According to Pew Internet research, as of January 2014 more than 90 percent of Americans owned cell phones. The percentage of smartphone users was about 60 percent. That translates to more than 2,000 texts per month and roughly 67 text per day per user, according to Experian.
Sorry for all of the numbers, but we wanted put things in perspective. If you’re going to send a lot of texts ‚ and you clearly are — it pays to have some manners when sending them. We’re not suggesting you put as much thought into it as your senior thesis, but tweak current practices can go along way toward keeping your supervisors or a potential clients from second-guessing your intelligence or whether they want to work with you.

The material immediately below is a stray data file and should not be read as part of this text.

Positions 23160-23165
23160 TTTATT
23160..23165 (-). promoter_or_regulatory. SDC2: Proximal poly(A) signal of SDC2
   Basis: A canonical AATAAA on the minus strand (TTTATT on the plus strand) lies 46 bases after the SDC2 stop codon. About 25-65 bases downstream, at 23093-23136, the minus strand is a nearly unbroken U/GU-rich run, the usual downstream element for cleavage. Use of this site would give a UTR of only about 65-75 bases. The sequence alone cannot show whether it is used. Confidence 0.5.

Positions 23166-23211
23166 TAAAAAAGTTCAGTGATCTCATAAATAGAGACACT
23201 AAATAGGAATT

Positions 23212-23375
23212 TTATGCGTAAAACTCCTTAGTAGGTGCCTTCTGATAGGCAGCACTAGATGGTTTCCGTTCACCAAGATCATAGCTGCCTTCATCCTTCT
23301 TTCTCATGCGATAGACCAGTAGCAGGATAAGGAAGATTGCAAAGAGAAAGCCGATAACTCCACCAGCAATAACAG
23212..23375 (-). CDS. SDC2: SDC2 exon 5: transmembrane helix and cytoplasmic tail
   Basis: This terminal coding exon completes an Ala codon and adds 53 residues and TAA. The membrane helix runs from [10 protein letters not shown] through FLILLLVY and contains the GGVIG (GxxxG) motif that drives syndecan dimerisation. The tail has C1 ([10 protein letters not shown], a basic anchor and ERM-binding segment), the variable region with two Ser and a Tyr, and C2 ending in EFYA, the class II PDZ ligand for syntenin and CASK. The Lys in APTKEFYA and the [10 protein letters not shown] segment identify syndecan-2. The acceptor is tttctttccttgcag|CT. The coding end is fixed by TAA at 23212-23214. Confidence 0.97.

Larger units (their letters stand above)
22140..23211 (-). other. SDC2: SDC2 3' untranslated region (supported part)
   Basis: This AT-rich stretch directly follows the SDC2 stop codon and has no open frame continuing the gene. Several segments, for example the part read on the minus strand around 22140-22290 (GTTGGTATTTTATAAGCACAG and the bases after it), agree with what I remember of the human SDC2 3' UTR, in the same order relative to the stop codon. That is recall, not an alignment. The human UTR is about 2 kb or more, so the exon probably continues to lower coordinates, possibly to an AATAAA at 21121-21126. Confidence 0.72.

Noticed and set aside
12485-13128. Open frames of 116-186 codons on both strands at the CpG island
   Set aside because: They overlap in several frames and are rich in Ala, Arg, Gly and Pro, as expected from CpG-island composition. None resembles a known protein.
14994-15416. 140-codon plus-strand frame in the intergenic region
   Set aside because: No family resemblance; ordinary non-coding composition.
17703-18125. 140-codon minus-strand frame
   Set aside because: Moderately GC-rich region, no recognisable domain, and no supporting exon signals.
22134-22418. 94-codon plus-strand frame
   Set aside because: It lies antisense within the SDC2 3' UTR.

With family and friends, there rules vary by individual and it’s not as important. But when it comes to your career, putting these smartphone manners into practice can’t hurt your chances of getting ahead …
#1. Using All Caps
Only jerks, Sam Kinison, and Police Captains (see video above) shout incessantly. Your use of all caps should be like your use of exclamation points — to apply emphasis (i.e. Wait a minute — you seriously ATE your weight at Godfather’s Pizza?). Overuse of caps gives you an irked feeling in your gut because it denotes that the person on the other end of the message is treating you like an asshole. When you do it, that’s the vibe you’re giving off as well. Even if you’re angry, refrain on the caps until you can get the person to converse.
#2. Using Text Abbreviations
Be pithy, sure, but using too many acronyms or text talk (u, ur, smh, rofl, etc.) paints you as lazy. With text-to-speech available on practically all smartphones, if you’re too lazy to type, don’t be too lazy to let Siri or Cortana do type for you.
NEXT: EARLY MORNING TEXTS